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192 water, sewage, and petroleum pipelines). There were 15 systems in all. The Central U.S.-Six Cities loss study (Allen and Hoshall et al., 1985) used fragility curves to analyze individual lifeline components. Bridges, for example, were divided into five classes based on type and length of spans. Network analysis was used to relate the performance of individual components to overall performance of the system. Of the large-scale multipurpose low estimation studies, this appears to be the most extensive use of network analysm to date. Network analysis has been more routinely used with one given lifeline system. The probabilistic analysis of the semi risk faced by a gas utility's system in Utah, where 52 different earthquakes was considered, illus- trates an approach that has become increasingly common in the field of lifeline earthquake loss analysis (McDonough and Taylor, 1986~. Reviews of the state of the art of lifeline earthquake analysis are found in the works of Eguchi (1984), Cooper (1984), Smith (1981), Shah and Benjamin (1977), Whitman et al. (1975), and Duke and Moran (1972~. The Applied Technology Council (1985) reviewed the field in the process of developing ways to deal with the problem of estunating lifeline losses, and another broad review of the field from the hazard reduction perspective is provided by the Building Seismic Safety Council (1987~. The fact that the proceedings of the Eighth World Conference on Earthquake Engineering (Earthquake Engineering Research Insti- tute, 1984) contain 14 papers on the topic and the American Society of Civil Engineering Technical Council on Lifeline Earthquake Engi- neering is engaged in numerous ongoing activities are signs of rapid growth in the field. -v ~ - ~~ J ~ SUMMARY As to the question of the accuracy or uncertainty of these meth- ods, some options can be presented, although little is available concerning controlled, statistically valid comparisons of the results produced by different methods with the actual losses produced by earthquakes. However expressed (e.g., curves or matrices), estimates almost always are used as single numbers. This is true for estimates of forces in engineering design ultimately one force number is developed for design purposes. It is also true for estimates of casualties and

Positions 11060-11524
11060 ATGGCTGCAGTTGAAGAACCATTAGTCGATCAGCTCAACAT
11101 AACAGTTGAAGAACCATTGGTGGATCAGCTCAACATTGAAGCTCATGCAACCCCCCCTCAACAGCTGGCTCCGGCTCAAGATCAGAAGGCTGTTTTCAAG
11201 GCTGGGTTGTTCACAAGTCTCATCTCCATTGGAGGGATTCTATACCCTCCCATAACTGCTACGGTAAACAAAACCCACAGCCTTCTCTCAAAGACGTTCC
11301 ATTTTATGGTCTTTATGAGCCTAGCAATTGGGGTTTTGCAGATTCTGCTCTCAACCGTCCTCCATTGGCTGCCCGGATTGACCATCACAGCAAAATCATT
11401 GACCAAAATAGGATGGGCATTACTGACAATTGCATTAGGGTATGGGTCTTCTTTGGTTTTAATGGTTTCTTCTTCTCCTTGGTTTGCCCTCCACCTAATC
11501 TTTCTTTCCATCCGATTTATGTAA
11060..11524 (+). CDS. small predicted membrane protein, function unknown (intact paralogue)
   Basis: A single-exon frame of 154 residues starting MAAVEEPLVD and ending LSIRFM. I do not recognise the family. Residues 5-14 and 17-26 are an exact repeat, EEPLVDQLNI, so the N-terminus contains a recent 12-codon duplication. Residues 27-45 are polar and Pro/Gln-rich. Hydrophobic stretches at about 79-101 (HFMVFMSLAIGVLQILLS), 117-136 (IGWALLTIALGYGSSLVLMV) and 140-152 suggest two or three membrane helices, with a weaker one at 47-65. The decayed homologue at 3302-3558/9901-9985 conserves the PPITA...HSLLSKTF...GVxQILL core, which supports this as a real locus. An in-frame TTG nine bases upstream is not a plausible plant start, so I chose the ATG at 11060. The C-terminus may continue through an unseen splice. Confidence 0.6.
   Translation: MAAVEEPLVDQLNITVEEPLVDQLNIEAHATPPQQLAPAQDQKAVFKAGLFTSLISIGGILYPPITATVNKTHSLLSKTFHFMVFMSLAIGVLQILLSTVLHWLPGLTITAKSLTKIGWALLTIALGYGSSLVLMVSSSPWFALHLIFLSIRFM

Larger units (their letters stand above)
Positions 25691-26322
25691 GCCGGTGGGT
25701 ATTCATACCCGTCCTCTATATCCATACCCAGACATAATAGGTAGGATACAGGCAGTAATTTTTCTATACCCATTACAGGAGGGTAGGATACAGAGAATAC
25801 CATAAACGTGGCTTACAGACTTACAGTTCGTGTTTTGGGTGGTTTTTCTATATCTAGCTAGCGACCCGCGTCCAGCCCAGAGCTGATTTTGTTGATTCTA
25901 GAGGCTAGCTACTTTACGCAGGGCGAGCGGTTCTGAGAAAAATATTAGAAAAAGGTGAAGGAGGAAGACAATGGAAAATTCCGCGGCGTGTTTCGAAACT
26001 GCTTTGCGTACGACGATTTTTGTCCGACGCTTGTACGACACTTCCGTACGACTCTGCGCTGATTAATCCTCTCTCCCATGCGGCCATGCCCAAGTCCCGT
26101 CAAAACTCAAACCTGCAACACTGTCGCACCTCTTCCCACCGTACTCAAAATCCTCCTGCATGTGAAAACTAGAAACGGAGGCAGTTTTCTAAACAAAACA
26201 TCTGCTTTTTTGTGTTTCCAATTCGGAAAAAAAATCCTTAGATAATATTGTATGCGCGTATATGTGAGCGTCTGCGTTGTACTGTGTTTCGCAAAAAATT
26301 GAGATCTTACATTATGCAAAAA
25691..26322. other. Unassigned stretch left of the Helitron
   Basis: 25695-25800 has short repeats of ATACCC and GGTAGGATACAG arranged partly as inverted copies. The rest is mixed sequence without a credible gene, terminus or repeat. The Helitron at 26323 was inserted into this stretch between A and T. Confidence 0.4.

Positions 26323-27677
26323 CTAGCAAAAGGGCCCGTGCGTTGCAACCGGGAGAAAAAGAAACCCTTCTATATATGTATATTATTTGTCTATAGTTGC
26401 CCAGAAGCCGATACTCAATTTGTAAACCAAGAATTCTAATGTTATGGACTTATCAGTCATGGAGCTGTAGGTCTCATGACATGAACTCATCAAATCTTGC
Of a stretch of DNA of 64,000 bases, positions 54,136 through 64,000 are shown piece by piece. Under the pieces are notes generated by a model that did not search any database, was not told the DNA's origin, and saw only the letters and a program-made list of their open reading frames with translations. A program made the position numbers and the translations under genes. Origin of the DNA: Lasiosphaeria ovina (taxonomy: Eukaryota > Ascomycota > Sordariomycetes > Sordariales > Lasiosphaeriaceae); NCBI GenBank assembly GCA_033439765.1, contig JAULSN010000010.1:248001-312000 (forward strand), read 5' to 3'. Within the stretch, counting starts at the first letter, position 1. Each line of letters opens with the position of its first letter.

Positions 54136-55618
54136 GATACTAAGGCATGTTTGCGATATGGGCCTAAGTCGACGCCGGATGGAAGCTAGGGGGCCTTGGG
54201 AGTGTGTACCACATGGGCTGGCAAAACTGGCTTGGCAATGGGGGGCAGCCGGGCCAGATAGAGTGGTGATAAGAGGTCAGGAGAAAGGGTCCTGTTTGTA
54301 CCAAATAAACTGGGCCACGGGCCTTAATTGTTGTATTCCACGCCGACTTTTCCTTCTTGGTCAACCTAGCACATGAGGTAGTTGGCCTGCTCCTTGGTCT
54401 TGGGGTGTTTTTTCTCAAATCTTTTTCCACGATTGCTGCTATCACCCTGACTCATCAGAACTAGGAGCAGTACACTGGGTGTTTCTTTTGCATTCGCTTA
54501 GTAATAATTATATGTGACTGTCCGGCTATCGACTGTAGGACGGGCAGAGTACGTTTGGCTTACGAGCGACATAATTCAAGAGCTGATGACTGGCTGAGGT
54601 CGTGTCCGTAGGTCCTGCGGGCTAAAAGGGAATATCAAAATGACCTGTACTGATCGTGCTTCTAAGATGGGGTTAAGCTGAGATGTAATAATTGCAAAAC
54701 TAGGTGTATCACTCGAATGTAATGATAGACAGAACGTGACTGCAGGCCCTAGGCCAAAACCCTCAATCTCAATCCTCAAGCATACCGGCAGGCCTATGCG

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193 property loss that are used for planning and earthquake awareness purposes. The uncertainty contained in a loss study's motion-damage or damage-Ioss analysis method should be documented, as well as that of the seismic hazard and inventory components. When ranges of numbers are provided, however, many users will still need to select a s~ngle-value result the best estimate or maximum estimate, for example. Many disaster planning, public education, and hazard reduction program development purposes require a single number on the bottom Ime of the analysis. At present, accuracy Is not great. A prudent claim would be to within a factor of one and one-half for single-family dwellings, a factor of three for commercial, industrial, and institutional buildings, and a factor of ten for areas with no recent earthquake history.* The amount of systematic data for building damage is very small compared to the variety of conditions applying to any future earth- quake. At present, typical estimating techniques relate a single, gross, structural parameter (construction cIa - ) to a single, gross, ground-motion parameter (intensity) to arrive at a damage estimate. The variety of parameters that In fact significantly affect building performance are indicated in Table ~7, for one claw of construc- tion. Clearly, with even a small uncertainty in each parameter, the cumulative uncertainty must be very large. At present however, there is little point in incorporating these additional parameters in estimating methods because matching damage data do not exist. If the expected accuracy noted above is accepted, then a central concern is the relative accuracy of different methods of relating mo- tion to damage cases. Significant improvements in the state of the art should be sought, but the users of loss studies should not expect dramatic improvements in the near future. Comparisons done so far indicate variations between methods to be well within the limits of overall accuracy. As shown in Table ~5, the most extreme discrete ancy between the NOAA-USGS and ATC-13 estimates is for tilt-up structures, where ATC-13 shows a mean damage ratio of 15.8 per- cent, compared to 30 percent in NOAA-USGA. All other structural types show a much closer level of agreement. Attempts to refine methods, such as greatly increasing the range and definition of structural types, will not improve accuracy until *These ranges have not been established on statistical grounds, and repre- sent a consensus of the panel.
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194 TABLE E-7 Damage Estimate Based on Simple Estimating Parameters Contrasted to Listing of All Factors That Affect Damage - E)uilding Description Ground Motion Damage Ratio Estimatea 4A Reinforced concrete, superior MMI IX Reality Height, low, medium, high Structural system types Concrete types and quality Building size Design of connection details Irregularity of plan Irregularity of elevation Building age (code) Building period 13 Percent Acceleration Displacement Velocity Duration Frequency content Foundation type Soil type Dispersion as indicated by DPM or fragility curve aExample category from ISO classification. damage information matches those structural types. The same is true for the effects of ground motion. Use of the Modified Mercalli Scale, with all its limitations, still matches the available Carnage information.
Representative terms from entire chapter: